ing (language or speech) is typically acquired first, (b) the process

of speech acquisition is more gradual (Staats & Staats, 1962), (c)

speech acquisition is under the control of stronger reinforcers

(Staats & Staats, 1962), and (d) speech is typically taught in a

one-to-one setting (Bijou & Baer, 1961). The use of vocal language

is usually learned before reading. Reading comprehension is strongly

influenced by spoken language (Staats & Staats, 1962). Along the

same lines matching-to-sample (visual and/or auditory equivalence

training)/ has been used as a definition of reading comprehension

(Sidman, 1971; Wolking & Greenwood, 1979). This is in line with

Skinner's (1957) understanding of comprehension. In his classic

book Verbal Behavior, Skinner (1957) defines reading comprehension

as an intraverbal. For example, "A person comprehends a text when

he can describe it in different words" (Johnson & Chase, 1981, p.

110).











Reading Comprehension as Facts

The most widely used measure of comprehension in the public

schools is the ability to remember specific facts from what has been

read (Guszak, 1969; Johnson & Chase, 1981; Rystrom, 1970). The

ability to recall facts does appear to be a fundamental prerequisite

for all other measures of comprehension. Without the ability to

recall facts, concept formation and other abstractions will be

limited (Johnson & Chase, 1981). Thus, one might propose that train-

ing a reader to recall facts should be the primary comprehension

task.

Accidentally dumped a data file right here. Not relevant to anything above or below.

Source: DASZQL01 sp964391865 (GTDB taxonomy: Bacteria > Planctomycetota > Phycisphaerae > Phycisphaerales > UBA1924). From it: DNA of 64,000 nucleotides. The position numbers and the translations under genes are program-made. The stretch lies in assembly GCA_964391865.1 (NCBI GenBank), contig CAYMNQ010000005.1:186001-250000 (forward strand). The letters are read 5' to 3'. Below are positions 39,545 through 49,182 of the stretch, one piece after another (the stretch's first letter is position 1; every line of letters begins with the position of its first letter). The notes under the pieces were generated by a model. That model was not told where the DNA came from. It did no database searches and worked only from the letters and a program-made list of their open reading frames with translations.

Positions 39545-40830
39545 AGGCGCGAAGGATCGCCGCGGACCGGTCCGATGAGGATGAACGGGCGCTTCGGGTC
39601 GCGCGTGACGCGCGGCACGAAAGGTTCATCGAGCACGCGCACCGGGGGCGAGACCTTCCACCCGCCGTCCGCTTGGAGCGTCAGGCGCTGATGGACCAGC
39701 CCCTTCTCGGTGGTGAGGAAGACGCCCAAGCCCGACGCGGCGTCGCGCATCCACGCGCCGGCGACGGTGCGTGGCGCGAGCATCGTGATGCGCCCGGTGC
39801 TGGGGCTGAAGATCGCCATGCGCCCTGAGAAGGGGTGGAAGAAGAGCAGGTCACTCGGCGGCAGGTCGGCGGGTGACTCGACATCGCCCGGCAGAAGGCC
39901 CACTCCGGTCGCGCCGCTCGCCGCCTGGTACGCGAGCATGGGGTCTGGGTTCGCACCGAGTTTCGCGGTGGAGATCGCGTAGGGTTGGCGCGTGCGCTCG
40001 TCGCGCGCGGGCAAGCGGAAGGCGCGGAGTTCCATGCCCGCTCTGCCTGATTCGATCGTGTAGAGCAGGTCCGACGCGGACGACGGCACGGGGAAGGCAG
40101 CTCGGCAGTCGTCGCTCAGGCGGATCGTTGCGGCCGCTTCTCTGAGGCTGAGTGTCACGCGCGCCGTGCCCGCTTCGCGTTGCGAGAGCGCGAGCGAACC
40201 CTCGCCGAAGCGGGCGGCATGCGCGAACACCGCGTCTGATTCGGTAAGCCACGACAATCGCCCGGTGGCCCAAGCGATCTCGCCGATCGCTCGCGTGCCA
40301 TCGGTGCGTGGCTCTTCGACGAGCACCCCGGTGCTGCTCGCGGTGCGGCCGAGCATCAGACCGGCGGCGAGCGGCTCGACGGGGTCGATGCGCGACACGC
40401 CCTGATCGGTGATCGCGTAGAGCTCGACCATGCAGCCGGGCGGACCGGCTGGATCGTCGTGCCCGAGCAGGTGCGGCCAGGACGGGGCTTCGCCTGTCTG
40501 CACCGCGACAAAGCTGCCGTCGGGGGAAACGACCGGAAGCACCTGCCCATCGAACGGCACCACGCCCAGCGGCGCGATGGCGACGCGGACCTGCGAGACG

Oral vs. Silent Reading: Which Way Maximizes Comprehension?

During the early 1900's, E. L. Thorndike recommended that an

exclusive emphasis on precise pronunciation and oral reading was not

adequate for developing comprehension (Thorndike, 1917). His conclu-

sions initiated a greater awareness and concern for reading comprehen-

sion and silent reading; however, data to support his contention were

not provided. Yet, the emphasis shifted from oral reading to silent

reading within the public schools. Along with silent reading, an

emphasis on decoding words has been used with some research indicating

gains in comprehension (Rystrom, 1970). However, a new body of

research has been supporting the use of oral reading to increase

comprehension.

This new research suggests that when oral reading rate reaches

to a standard of performance, comprehension improves (Armstrong,

1981; Hansen, 1979; Lovitt & Hansen, 1976). Similarly, Samuels












(1979) demonstrated the effectiveness of using a standard within

his repeated readings paradigm was an effective way to increase

comprehension.


Summary

Reading comprehension has usually been viewed as a multifaceted

complex skill. Silent reading with an emphasis on teaching decoding

skills and word comprehension has been the accepted way to teach

comprehension. Other ways of teaching comprehension have been

related to listening comprehension. The most widely used measure

of comprehension has been recall of-facts. Since the early turn

of the century, silent reading along with teaching decoding skills

has been the predominant method of teaching reading and comprehension.

In more recent years a body of research has evolved to support the

use of oral reading at high rates to increase comprehension.



Theories, Strategies, and Tactics of
Reading and Comprehension


Many different ideas of how to teach reading and to maximize

comprehension exist. Many reading programs have been developed to

coincide with stages of child development. Theories of child develop-

ment are myriad.


Traditional Teaching Methods

Teaching reading usually begins as a sequential process. More

often, beginning readers are taught to read from a basal series